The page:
So while DCUO may seem quick to plow through, I don’t think it can be said that there’s not enough content in the game. I’m hard-pressed to think of any recently launched title that had this fully-fleshed out of an end-game at release. Is it perfect? By no means. But there’s plenty to do, that’s for certain. Some will lament that crafting didn’t make the cut, or that the economy is thus far non-existent because the AH won’t be implemented until late February. But what’s there in DCUO is utterly addictive and exceedingly amusing. There are even some crazy little time-waster missions out on Stryker Island in Metropolis which has players turning into giant wind-up toys and running amuck or flying through the sky blasting evil toys with lasers. Does that make sense? Probably not, but you’ll just have to try it at level 30.
The real kicker though for DCUO’s ability to maintain a subscriber base will be if they can keep adding content as quickly as they propose. Because of the briskly-paced nature of the game, the hardcore will wind up in fully-geared and with as many skill points as they can get within the first two months. And as raiding and token grinding is likely not for everyone, a lot of folks will rely on new added content and raising alts to maintain interest in the game. February’s Catwoman and Valentine’s Day themed content patch seems like a step in the right direction. New missions, new Duos, new PvP features, even a new Raid. But can they keep that up every month? How soon will new powers that didn’t make launch be added? These are the questions that SOE will have to answer in time. A very solid groundwork has been laid, now they just need to come through on their promises.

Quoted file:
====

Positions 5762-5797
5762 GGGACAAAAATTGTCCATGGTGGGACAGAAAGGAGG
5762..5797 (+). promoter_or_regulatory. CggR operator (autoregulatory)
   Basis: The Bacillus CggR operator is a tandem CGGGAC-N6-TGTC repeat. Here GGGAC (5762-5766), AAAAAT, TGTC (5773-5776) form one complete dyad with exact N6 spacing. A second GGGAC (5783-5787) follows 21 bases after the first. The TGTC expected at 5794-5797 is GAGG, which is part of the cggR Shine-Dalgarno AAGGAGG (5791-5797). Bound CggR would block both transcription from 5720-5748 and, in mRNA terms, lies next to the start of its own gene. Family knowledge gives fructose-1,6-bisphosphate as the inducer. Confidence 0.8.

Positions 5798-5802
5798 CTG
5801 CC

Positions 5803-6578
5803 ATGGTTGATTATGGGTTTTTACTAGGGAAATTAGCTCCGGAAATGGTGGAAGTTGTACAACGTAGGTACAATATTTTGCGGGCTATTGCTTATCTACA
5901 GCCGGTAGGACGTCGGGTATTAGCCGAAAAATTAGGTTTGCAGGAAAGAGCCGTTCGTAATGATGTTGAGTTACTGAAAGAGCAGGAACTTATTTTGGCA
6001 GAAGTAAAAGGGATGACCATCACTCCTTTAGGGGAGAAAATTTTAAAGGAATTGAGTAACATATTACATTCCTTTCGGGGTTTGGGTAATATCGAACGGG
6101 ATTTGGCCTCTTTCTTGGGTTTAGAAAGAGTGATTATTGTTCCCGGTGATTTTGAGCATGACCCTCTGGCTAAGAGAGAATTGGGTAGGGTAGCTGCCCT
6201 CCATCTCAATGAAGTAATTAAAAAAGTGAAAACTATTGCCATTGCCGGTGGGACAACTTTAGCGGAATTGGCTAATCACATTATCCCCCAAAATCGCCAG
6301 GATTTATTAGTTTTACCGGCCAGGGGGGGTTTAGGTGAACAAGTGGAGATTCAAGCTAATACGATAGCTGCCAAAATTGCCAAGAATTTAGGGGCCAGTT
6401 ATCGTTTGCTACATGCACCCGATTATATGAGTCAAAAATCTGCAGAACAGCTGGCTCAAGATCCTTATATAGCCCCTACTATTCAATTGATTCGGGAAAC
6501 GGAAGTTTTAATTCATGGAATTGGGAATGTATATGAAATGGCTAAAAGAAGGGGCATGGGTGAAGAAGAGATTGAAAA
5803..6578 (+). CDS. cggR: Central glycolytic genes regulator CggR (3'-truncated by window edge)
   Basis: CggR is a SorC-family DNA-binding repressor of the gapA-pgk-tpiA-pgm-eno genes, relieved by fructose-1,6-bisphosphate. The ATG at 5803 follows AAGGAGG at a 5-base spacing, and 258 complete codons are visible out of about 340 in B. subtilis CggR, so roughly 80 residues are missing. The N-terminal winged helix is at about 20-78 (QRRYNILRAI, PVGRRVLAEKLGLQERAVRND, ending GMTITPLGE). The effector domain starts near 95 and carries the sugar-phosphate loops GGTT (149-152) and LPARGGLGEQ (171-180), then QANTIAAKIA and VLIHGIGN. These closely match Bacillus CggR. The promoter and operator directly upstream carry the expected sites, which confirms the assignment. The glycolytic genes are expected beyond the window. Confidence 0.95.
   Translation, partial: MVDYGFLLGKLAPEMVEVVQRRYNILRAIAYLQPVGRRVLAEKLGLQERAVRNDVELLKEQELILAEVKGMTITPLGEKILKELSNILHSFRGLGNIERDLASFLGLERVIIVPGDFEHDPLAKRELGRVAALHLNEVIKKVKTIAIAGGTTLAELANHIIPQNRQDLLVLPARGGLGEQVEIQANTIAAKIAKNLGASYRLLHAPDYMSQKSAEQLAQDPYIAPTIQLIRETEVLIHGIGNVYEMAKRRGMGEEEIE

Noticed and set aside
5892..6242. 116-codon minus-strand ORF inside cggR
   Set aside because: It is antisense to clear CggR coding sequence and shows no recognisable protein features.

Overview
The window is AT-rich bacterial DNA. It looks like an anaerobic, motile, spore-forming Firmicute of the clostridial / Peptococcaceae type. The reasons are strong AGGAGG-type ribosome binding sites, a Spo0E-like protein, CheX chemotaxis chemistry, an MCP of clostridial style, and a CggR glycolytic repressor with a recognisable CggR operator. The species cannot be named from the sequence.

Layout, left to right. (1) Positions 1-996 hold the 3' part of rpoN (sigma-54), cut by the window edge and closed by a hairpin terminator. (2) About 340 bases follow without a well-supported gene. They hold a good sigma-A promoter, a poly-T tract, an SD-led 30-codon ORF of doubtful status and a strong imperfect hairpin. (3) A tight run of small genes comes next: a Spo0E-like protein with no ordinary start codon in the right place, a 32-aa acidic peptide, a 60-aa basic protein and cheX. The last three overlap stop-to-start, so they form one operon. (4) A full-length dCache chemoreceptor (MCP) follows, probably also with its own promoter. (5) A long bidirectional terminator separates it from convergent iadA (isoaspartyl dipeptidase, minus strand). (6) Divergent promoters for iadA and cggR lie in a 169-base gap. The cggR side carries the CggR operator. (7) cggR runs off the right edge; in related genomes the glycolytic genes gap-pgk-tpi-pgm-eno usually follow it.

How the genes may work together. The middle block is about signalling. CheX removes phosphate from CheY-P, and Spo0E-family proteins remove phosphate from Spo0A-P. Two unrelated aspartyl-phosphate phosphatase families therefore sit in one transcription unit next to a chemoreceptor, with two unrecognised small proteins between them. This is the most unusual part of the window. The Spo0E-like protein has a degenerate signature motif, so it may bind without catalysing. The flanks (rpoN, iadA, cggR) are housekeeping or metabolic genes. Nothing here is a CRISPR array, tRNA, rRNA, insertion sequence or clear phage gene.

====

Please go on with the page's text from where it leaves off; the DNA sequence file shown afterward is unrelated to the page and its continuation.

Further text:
As stated at the outset, DCUO is most definitely a game that will divide MMO players. Some will adore it for what it sets out to do, and others will deplore it for what it does not do. Some will decry its lack of crafting, while others will spend hours scouring Metropolis for the game’s collections. Some will be happy for the brisk leveling pace and rise to end-game, while others will cry foul and say there’s not enough meat to chew. The reality, in this reviewer’s opinion, is that DC Universe Online is an exceedingly fun game held back from greatness by only a handful of extremely annoying neglects. Where it triumphs, it does so with grand aplomb. When it fails, it crashes with a resonating thud. I struggled with assigning a score to the game, because some of its flaws are absolutely enraging. But ultimately, the fun of the title still outweighs the missteps for me. SOE’s latest effort is absolutely one of the most entertaining MMOs to come out in years. I haven’t had this much fun in an online game in I can’t remember how long. DCUO is a great way to start a release-packed 2011 and is only going to get better with age.